We had the good fortune of connecting with thomas harvey and we’ve shared our conversation below.
Hi thomas, how do you think about risk?
I’ve never considered risk as an independent factor or issue. Risk taking in and of itself is not important. What matters is purpose and priority, what is the thing that you want to accomplish, and more importantly-why? Risk is just a simple assessment on the path to success or failure, its just part of life. I have taken many risks, and failed often. But more importantly, I knew what my purpose was and kept working at it. Success is just getting up one more time than you get knocked down.
Can you give our readers an introduction to your business? Maybe you can share a bit about what you do and what sets you apart from others?
My Business, Earthwood Design, focuses on creating delightful objects from beautiful pieces of wood. Our process and product are really an extension of our love of the material, and desire to serve our clients with high quality design and construction. We focus on a few different product areas, furniture, custom doors, and small timberframe work, the defining factor isn’t so much what we a re making, but the character or the work. We strive for a sense of quiet self assured power that displays a timeless beauty. Our pieces are built to last for generations, and hopefully designed so that people will want to keep them for generations. It has been a long process getting to where we are now. I am a natural artist, designer, and craftsman, but not a natural at business. At this point we have a team of 4 stakeholders at Earthwood, that are truly amazing. We are growing, and I hope to add at least one more person by the end of 2021. Part of our core is taking good care of the people that we work with, providing a place where my stakeholders love to come to work, and fortunately that has been the case so far. 2020 was a challenging year for us, like many others, but it also provided the context to move forward and become stronger as a business than we would have without the challenges. A huge part of our survival and success is because of the business training and community that I have at 3to5 Club. The principles and processes they teach have really formed the practical side of running a productive business for me, and the community of other business owners has been amazing. I highly recommend it to any small business owner. The biggest lesson that I have learned is to make it my business to improve other peoples lives. This involves concepts of service, love, and true empathy, always a challenge to my selfishness, but always rewarding and generative. Of course, the way that we can truly offer value is by working in our strengths according to their needs. Moving forward, we will continue to offer the same excellent custom work that we have been doing, and adding several suites of semi custom designs to our offerings. We are really excited for the potential to offer an excellent product with the same level of quality, but at a lower price point and simpler process than our bespoke work. We are hoping to launch these pieces officially around March of 2020.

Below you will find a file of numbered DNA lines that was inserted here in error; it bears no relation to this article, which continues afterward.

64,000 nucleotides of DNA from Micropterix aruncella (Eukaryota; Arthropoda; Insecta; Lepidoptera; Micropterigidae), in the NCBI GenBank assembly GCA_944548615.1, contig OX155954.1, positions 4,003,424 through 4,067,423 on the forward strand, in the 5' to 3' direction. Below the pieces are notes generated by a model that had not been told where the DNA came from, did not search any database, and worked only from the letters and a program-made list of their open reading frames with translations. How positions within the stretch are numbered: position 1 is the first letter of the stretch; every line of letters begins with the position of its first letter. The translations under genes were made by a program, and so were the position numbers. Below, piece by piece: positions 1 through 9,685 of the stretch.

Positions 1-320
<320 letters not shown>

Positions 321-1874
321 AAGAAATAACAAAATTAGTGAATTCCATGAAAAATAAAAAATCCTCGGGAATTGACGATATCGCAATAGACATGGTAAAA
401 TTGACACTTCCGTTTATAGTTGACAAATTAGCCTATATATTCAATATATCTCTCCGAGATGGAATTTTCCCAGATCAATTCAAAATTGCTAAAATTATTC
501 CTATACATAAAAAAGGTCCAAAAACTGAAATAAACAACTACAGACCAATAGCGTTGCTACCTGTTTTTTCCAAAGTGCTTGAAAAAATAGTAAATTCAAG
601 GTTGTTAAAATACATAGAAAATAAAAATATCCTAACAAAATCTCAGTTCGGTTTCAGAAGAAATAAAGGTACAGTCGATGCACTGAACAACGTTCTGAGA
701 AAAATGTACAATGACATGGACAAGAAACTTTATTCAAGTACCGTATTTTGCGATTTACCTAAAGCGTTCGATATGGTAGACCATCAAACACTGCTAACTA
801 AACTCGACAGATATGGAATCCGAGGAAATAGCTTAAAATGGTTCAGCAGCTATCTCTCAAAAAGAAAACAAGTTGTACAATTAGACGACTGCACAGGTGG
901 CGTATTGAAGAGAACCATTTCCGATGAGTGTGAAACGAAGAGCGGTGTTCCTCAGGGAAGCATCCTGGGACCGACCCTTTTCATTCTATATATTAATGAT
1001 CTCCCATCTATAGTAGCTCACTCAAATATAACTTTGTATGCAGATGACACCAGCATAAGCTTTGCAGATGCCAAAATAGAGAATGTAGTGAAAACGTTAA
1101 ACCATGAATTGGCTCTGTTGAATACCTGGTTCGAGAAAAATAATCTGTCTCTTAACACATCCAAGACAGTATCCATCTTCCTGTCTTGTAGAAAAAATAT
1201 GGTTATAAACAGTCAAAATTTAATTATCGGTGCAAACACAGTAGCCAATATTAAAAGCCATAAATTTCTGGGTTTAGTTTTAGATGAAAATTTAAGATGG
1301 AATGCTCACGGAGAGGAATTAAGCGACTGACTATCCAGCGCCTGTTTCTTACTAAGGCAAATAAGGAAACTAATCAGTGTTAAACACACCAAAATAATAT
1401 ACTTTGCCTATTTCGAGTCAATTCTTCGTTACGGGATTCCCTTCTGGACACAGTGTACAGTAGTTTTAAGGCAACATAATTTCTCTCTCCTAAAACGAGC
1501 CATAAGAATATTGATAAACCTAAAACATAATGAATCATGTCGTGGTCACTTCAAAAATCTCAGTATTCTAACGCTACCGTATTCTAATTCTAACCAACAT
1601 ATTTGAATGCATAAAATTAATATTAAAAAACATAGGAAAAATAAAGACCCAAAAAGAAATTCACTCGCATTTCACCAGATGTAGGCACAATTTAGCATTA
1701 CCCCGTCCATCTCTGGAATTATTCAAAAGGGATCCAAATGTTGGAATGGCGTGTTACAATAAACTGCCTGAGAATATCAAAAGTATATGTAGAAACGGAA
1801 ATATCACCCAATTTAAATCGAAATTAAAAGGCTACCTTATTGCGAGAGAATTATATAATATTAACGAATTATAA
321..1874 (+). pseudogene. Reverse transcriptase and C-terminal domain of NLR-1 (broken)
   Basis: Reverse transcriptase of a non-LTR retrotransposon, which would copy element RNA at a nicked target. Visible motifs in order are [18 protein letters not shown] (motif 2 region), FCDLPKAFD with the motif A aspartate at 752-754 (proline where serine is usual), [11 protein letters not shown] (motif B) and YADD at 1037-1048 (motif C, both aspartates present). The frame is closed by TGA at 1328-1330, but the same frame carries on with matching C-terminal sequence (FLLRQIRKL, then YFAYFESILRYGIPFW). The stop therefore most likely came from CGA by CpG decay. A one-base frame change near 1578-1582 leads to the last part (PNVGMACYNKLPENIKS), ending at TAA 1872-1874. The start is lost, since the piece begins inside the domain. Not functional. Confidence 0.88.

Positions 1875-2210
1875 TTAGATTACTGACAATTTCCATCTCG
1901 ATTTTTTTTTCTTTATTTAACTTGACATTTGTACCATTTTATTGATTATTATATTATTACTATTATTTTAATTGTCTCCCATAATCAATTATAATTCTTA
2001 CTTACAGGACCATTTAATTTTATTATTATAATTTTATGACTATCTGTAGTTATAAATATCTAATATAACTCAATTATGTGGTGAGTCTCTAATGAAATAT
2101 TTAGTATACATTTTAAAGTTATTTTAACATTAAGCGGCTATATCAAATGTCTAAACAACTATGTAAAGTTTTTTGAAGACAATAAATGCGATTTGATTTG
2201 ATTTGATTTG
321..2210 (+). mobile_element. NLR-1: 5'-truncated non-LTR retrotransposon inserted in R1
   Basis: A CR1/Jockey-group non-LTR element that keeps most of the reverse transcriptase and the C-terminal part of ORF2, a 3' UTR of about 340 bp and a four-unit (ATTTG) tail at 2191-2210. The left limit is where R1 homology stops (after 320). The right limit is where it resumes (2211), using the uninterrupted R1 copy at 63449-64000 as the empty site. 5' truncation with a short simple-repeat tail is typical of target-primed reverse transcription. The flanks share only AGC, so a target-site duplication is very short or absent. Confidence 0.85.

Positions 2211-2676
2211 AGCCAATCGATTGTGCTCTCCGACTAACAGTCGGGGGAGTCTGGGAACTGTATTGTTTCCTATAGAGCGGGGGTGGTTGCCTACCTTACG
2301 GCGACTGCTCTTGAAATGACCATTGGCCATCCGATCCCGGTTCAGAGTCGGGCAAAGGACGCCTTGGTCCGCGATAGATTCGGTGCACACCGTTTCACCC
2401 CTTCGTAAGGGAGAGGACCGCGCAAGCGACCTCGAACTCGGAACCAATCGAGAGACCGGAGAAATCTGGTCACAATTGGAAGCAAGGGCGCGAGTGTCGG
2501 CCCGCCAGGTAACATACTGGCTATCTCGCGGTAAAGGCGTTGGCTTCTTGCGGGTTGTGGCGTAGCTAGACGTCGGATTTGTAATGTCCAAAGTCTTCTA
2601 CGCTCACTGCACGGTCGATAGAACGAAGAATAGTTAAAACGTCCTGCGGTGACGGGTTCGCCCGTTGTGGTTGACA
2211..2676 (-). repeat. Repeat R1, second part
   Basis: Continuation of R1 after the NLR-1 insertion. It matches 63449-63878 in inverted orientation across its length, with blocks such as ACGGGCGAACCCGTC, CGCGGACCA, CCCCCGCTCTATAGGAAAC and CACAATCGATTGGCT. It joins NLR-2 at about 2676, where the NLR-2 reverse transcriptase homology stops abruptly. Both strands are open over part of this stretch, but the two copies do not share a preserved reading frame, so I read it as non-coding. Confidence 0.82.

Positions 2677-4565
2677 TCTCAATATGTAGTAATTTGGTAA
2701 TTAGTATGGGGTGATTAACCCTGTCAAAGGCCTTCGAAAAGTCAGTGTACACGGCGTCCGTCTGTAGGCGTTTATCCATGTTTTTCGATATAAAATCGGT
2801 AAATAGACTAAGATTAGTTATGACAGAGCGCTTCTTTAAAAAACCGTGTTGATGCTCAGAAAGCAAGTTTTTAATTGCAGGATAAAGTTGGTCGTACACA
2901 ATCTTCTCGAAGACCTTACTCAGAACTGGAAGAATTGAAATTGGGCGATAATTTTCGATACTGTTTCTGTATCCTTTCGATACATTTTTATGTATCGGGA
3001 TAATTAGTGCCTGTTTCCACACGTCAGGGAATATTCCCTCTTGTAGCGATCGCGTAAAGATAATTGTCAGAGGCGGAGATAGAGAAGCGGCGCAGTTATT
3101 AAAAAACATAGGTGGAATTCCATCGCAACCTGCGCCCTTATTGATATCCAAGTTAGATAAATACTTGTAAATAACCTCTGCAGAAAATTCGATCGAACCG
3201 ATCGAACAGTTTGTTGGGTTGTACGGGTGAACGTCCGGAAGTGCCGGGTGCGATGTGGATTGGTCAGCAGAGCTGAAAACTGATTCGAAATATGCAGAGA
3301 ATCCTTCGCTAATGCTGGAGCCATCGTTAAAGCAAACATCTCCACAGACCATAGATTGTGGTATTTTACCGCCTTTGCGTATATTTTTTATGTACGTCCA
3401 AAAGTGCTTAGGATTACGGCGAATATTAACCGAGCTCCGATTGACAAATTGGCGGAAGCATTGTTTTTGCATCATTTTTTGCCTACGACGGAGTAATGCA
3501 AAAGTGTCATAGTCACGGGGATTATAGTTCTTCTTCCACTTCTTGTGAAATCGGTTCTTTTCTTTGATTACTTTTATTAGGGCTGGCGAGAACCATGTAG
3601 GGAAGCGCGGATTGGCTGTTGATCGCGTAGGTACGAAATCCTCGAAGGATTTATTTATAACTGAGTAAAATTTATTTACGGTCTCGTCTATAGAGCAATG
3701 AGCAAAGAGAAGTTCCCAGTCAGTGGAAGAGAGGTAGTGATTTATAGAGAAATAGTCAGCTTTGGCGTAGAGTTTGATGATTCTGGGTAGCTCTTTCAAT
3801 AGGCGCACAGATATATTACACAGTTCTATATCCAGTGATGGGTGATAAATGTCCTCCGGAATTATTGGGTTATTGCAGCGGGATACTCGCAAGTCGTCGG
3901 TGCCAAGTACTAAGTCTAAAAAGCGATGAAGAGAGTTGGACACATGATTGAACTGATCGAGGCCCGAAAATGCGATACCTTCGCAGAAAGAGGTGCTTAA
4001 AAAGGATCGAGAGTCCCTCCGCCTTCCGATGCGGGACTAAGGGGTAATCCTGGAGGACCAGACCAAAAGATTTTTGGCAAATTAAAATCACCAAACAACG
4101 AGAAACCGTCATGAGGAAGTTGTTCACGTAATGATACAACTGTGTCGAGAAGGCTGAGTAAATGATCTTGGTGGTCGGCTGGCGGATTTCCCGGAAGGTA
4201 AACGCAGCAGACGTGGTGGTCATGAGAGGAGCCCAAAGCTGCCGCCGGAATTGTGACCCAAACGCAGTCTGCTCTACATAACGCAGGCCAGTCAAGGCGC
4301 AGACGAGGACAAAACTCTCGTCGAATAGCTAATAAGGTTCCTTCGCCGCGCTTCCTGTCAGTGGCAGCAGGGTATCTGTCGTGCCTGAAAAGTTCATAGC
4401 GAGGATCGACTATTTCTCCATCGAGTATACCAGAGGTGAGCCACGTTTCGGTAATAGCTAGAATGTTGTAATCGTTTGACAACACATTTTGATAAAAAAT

Let’s say your best friend was visiting the area and you wanted to show them the best time ever. Where would you take them? Give us a little itinerary – say it was a week long trip, where would you eat, drink, visit, hang out, etc.
Where to start! we live in such an amazing place! Coffee from Sweet Bloom Coffee Roasters. World class coffee and also our shop neighbor (its way to delicious to work next to). Sushi and Shabu-Shabu at Kobe-an Lohi. They are doing amazing carry out sukiyaki kits right now with indoor dining closed. Also a great selection of Japanese Whiskeys. My wife, Jenny, and our four daughters love practicing hospitality, so alot of time spent at our house on an incredible 5 acres in Conifer, hiking, sledding, whatever. And lots of food. Denver Botanical Gardens is also great, both locations. I love the Japanese garden.
Who else deserves some credit and recognition?
During the last recession, I went to work with a man named Chris Hollis. He recently passed away. He not only made it possible to stay in business, but taught me a great deal about how to go about working with others. He was a consummate craftsman, and I learned something new every time I was with him, but more importantly he was a man of tremendous integrity. He was a true friend, and was genuinely interested in the people around him.
Linkedin: Thomas Harvey
image one, working in shop- Micheal Smith Image 3, cabinet with baby- Stephanie Wetherby All others- Thomas Harvey